Keith Olbermann sounded suspiciously like a man taking the blame.
“I screwed up,” he told David Letterman on Tuesday. “I screwed up really big on this.”
So it was all his fault that the Current TV version of Countdown flopped, prompting Al Gore’s channel to fire him last week?
“It’s my fault that it didn’t succeed, in the sense that I didn’t think the whole thing through.” Intertwining his fingers, Olbermann said, “You know, if you buy a $10 million chandelier, you should have a house to put it in. Just walking around with a $10 million chandelier isn’t going to do anybody a lot of good, and it’s not going to do any good for the chandelier.”
Translation: I am a glittering jewel—an expensive one, at that—and I let myself be put on display in a slum apartment with peeling paint and leaky plumbing. Alas, how could I have been so misguided?
Olbermann’s motive in going on the Late Show was clear: to be a bit self-deprecating, describe Current as a schlock operation, and show audiences he is not the arrogant, work-dodging diva that the channel suggested in bouncing him for breach of contract in less than a year. And the much-traveled host knows full well that he doesn’t get the presumption of innocence after his bitter breakup with MSNBC just 14 months ago, and with ESPN well before that.
Say what you will about Olbermann’s checkered résumé, the man knows how to perform in front of a camera. He played along as Letterman handed him a business card with an adjustable wheel, which flashed his various employers in a little window. From a public-relations standpoint, Olbermann did himself a bit of good.
Perhaps most important, he got Dave as a character witness. Olbermann has always been “a stand-up guy,” Letterman proclaimed, who will “take the high road” whenever possible. At one point the comedian insisted: “You’re being contrite almost to a fault.”
There was a precooked bit in which the guest recalled his Letterman appearance in September—“the last time I had fun on TV”—to read the Top Ten list. One of those reasons now sounds prescient: “Better watch now because things could go wrong in a hurry.”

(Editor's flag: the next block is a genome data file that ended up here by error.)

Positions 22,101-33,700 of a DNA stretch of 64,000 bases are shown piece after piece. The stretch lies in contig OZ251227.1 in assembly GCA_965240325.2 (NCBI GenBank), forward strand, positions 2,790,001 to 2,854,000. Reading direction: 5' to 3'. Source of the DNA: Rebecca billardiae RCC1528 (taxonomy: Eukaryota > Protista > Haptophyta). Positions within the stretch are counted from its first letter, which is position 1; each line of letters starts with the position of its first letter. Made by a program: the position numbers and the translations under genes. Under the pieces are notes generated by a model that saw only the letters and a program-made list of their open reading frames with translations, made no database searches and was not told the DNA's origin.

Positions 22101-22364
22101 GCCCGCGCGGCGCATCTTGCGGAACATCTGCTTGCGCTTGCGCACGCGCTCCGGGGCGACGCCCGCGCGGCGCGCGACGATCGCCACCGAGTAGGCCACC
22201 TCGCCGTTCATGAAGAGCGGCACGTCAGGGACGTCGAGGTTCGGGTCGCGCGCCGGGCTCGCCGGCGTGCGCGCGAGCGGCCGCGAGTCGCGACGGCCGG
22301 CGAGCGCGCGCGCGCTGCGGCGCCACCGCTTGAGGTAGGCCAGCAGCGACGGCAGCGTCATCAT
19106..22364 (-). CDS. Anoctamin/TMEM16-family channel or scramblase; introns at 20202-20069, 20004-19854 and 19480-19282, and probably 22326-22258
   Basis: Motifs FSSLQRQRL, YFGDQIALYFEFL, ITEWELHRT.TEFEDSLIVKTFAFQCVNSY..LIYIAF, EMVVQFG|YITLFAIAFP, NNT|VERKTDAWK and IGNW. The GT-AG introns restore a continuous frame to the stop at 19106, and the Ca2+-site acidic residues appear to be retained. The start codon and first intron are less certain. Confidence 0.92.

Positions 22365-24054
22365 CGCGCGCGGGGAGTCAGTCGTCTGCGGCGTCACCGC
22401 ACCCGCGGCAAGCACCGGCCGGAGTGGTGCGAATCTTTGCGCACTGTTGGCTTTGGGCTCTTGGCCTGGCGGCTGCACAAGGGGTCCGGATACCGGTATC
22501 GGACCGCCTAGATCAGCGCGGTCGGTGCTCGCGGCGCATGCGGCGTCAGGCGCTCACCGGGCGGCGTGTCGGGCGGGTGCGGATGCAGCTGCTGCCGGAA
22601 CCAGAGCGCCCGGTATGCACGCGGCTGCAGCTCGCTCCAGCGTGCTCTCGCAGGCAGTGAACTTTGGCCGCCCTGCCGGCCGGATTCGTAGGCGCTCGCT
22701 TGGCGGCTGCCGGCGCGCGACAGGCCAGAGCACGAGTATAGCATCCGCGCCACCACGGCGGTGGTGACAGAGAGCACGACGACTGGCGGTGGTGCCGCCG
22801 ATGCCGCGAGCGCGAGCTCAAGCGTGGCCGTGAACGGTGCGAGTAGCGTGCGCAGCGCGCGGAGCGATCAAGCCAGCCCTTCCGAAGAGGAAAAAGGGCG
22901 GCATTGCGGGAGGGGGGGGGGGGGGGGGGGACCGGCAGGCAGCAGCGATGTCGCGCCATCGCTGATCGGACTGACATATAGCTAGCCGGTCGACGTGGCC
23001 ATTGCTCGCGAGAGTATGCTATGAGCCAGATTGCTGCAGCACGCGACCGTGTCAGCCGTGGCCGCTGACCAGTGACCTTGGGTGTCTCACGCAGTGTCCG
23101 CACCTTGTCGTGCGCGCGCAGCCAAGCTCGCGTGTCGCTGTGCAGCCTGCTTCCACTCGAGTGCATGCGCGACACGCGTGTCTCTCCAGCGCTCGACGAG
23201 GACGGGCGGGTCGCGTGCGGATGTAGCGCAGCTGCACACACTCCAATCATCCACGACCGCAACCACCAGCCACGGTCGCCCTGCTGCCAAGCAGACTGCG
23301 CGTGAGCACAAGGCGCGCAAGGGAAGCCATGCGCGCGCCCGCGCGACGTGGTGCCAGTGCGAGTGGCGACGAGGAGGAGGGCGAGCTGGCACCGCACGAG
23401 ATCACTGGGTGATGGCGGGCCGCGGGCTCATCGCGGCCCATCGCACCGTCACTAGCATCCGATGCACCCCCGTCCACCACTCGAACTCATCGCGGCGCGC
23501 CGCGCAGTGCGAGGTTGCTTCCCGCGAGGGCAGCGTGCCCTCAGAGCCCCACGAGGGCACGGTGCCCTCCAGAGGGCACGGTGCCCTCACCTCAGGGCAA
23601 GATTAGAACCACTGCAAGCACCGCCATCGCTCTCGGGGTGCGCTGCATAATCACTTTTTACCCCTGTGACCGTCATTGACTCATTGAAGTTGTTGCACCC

What Olbermann avoided was a lengthy interrogation about just what it was that went wrong. Dave wasn’t about to grill him on Current’s contention that he failed to show up on key dates and refused to engage in joint marketing events or allow his staff to promote guest hosts for his program. Because that wouldn’t be very, you know, funny.
Instead, Letterman tossed him a softball by saying he could never quite figure out Current, asking: “Do they know what they’re doing over there?”
Letterman did ask in a second segment about Current’s contention that Olbermann changed car services eight times; he said it was “a couple of times” and that in one case the bill hadn’t been paid. When Letterman asked why he hadn’t shown up the night before Super Tuesday, Olbermann hesitated: “I don’t like airing dirty laundry in public, even though my reputation is that of a complainer.” He then explained he’d been battling throat problems and was following a doctor’s order that he remain silent for five days.
As for Gore, Olbermann was relatively restrained: “He meant well. He wasn’t that involved and it was kind of difficult to get to him.” Indeed, Olbermann said he wrote Gore at least three times but did not receive substantive responses.
Olbermann and his team had a long list of complaints about Current from the start, as detailed in email correspondence reviewed by The Daily Beast. Olbermann’s manager complained that the working conditions were “inexcusable,” “unacceptable,” and reminiscent of “cable access.” When Current president David Bohrman promised that things would improve, he was dismissed as “out of touch.”
On a basic level, Olbermann’s frustration is understandable. Lights would go out in the middle of his broadcast, and cameras once cut away from him in mid-sentence to a promo spot.
But what, exactly, did Olbermann think he was getting when he decamped MSNBC for this tiny channel? Current had never before aired a nightly news program, and it showed. Did he think his big salary, and the fact that a former vice president recruited him, would magically alter the situation?
That is the misjudgment that Olbermann admitted on Letterman, without acknowledging that he had done anything other than chafe under the substandard conditions. Oh, and he intends to get his money: he let slip that his lawyer is the same woman who won a $32 million settlement for Conan O’Brien when he was booted from the Tonight show.
However the litigation turns out, Olbermann has an entertaining advantage against Current executives: he can go out and use his camera-ready talents to needle the network. And unless Gore wants to book himself on Eliot Spitzer’s new show, that is not likely to change.